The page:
by | Nov 3, 1997 | Detroit Free Press | 0 comments

This is one of those weeks when you blame the quarterback, and it might not be nice and that’s too bad. You want a winning football team? A playoff football team? You start with the guy who takes snaps. A quarterback can lead the way up and he can lead the way down. When he starts taking on water, you can forget it. Sink goes the ship.

Scott Mitchell started taking on water in the second quarter Sunday night, and after that, all the buckets and all the bailing couldn’t save the Lions from drowning. Let’s not sugarcoat it. Mitchell handed over a game that was winnable against the defending Super Bowl champions. You can’t blame the defense. The defense made plays. You can’t blame the special teams. The special teams made plays. You can’t blame the running game. Or even the receivers who were not great, who didn’t help, but who didn’t make the fatal slips.

No. That dishonor went to Mitchell, who made two awful decisions, got sacked four times, and by the end was overthrowing receivers as if aiming for a second-story window. There will be better days for this quarterback. But if the Lions are to have a chance, they need his better days on nights like this.

The trouble began, as it often does, with Mitchell on the move. It was the second quarter. Up until that point, Mitchell had been sharp if not flashy, completing 10 passes. Then, on a third down from the Lions’ 42, he ran around and ducked a defender and tried to make something happen. In these moments I think Mitchell pictures himself as Steve Young or Brett Favre, only he doesn’t have their speed or their instincts. And instead of making a big play, he took too long to throw a ball so telegraphed it could have read “Western Union.”

Cornerback Darren Sharper, once he finished wiping the drool from his lips, scooped the ball out of the unsuspecting arms of Herman Moore and ran 50 yards down the sidelines. The last guy to have a shot at him was Mitchell, who barely grazed him with his fingers.

Sharper danced into the end zone and leapt into the stands.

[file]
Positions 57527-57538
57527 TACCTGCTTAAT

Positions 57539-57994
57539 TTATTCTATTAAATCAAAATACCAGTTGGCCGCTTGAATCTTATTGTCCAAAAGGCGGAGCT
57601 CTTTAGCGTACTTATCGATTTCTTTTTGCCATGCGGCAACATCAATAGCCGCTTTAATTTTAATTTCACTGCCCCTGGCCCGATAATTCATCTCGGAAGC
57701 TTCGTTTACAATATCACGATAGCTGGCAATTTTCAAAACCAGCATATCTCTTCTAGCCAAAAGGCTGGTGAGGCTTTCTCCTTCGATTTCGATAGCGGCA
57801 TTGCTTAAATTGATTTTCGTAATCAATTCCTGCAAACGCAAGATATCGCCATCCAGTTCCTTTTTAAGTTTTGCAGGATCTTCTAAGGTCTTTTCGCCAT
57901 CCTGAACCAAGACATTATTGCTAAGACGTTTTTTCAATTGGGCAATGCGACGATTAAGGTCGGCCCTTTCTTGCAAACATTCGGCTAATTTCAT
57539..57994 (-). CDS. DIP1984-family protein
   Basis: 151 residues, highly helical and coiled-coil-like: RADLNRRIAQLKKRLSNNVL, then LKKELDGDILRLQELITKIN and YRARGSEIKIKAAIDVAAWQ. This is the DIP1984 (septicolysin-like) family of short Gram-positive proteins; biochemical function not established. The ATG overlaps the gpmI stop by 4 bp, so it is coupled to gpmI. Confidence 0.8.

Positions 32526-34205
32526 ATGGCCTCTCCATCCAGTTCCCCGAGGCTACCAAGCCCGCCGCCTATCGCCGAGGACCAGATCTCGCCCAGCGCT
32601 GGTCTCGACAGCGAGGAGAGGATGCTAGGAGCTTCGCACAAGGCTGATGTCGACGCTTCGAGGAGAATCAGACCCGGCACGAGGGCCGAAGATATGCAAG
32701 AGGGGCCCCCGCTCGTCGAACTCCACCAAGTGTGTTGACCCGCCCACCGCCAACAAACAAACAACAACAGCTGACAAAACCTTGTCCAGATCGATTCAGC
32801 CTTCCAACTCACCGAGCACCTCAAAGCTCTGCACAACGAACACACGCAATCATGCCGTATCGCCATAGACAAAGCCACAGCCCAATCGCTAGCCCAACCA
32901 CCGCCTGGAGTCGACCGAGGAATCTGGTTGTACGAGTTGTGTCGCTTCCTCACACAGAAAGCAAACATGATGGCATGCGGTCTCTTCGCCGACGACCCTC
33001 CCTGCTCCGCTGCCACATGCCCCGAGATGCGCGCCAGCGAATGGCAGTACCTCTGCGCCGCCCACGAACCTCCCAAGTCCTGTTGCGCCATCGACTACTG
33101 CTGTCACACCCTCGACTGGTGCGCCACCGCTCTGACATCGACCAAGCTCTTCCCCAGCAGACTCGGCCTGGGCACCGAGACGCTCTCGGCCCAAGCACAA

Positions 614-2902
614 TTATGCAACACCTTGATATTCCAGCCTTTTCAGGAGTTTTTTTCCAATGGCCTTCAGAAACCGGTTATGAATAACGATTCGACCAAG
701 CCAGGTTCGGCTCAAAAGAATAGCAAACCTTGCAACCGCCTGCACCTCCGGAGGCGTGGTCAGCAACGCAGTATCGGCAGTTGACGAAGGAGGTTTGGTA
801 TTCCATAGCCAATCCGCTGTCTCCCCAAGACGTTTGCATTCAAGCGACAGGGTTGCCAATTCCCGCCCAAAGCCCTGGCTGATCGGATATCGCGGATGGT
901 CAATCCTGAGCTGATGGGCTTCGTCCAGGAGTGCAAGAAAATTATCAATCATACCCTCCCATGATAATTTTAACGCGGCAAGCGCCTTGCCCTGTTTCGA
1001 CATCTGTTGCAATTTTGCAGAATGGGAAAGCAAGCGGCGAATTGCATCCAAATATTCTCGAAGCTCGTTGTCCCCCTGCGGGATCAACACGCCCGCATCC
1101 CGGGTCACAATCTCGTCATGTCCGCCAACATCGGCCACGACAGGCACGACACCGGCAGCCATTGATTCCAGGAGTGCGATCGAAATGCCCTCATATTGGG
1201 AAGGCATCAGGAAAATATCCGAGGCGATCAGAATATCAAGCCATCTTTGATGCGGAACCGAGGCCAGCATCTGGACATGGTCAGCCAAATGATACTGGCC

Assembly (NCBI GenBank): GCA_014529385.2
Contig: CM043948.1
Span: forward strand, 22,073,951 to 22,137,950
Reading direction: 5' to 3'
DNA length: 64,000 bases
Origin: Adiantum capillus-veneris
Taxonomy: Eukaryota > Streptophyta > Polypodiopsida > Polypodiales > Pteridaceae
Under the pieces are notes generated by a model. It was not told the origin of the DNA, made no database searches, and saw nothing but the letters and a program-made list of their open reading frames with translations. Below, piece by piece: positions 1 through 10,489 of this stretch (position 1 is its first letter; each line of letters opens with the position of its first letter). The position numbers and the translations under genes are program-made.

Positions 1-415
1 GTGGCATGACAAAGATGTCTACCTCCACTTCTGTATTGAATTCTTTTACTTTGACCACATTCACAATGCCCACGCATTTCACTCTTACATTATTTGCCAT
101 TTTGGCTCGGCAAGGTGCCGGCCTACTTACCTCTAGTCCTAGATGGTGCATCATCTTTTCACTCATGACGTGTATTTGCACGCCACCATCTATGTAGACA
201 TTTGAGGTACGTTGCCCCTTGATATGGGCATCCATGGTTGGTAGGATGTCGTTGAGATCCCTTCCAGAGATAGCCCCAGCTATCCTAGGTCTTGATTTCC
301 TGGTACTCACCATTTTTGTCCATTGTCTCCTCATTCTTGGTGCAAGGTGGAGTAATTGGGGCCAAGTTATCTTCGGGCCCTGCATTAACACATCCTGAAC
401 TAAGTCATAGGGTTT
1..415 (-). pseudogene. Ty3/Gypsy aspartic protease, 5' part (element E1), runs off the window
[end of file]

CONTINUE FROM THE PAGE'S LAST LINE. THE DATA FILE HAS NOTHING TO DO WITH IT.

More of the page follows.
You could see the disgust on Mitchell’s face. You could also see his confidence seeping out like fluid under a parked car. On the next series, Mitchell barely got a ball near any of his receivers.

“I guess I was trying to make something happen,” he admitted.

Which is often when nothing does. And so a fortunate last-minute possession — when the Lions took over at Green Bay’s 22 after an interception — only resulted in a field goal, and instead of tying the game, the Lions trailed, 14-10.

That hurt. You get a gift like that, you must convert.

But wait. That wasn’t the worst of it.

More leaks sprung in second half

The leaks really showed in the second half. Less than seven minutes in, the Packers made a foolish play on a Lions punt, and turned the ball over deep in their territory. Here was Detroit’s chance to take control, to grab a lead and unnerve the favorites. Once again, a winning quarterback will get you in the end zone on a turnover like that.

Mitchell did not get the Lions in the end zone. Instead, on another ill-advised decision, he went running, then threw a sidearm floater that had the zip of a Nerf ball. It was stolen by cornerback Doug Evans.

Interception. End of chance.

On the sidelines, Bobby Ross screamed something. It might have been, “STAN HUMPHRIES! WHERE ARE YOU?”

“Bad decision,” Mitchell later admitted.

By that point, for all intents and purposes, Mitchell was cooked. He would throw two more interceptions. He would take sacks. He would finish with lousy stats, a beaten look and a losing record.

But having said that, let me add two things. His receivers were hardly stellar. They rarely broke free from tight Green Bay coverage, and they didn’t do a great job of coming back to the ball. And let’s give credit to the Packers defense.

“Every time we followed one of our tendencies,” said Johnnie Morton, “they were ready with something to stop it.”

Well. There’s a reason this team has won 20 straight at Lambeau Field.

It isn’t the bratwurst.

Lions are keeping bad company

Still, you have to come back to Mitchell and his bad decisions. Only a quarterback can deflate a team that fast, and he did it twice at the most inopportune times.

So the Lions now stand on the precipice of the season. The good news is, they have the same record as the Dallas Cowboys. The bad news is, the Cowboys are probably going to miss the playoffs.

That is not the company the Lions want to keep. The Packers, Buccaneers and Vikings are all two or more games ahead of them on the ladder — and those are just the teams in their division.

In truth, the Lions didn’t figure to beat the Packers. Which is what makes it so tough to swallow. This game was there for the taking; instead it was given away. And it was given away by the man behind center. It’s a lousy deal and a tough position and an unfair responsibility, I know — but that’s what comes with being an NFL quarterback. When you win, they throw the light on you, and when you lose, they throw the water.

Four wins, five losses. Give ’em a towel and hope they dry off in time for Sunday.

Mitch Albom will sign copies of “Tuesdays With Morrie,” 7-8 p.m. Wednesday at Waldenbooks in Southgate Mall in Southgate, and 7:30-8:30 p.m. Friday at Barnes & Noble in Northville. To leave a message for Albom, call 1-313-223-4581.


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Mitch Albom writes about running an orphanage in impoverished Port-au-Prince, Haiti, his kids, their hardships, laughs and challenges, and the life lessons he’s learned there every day.

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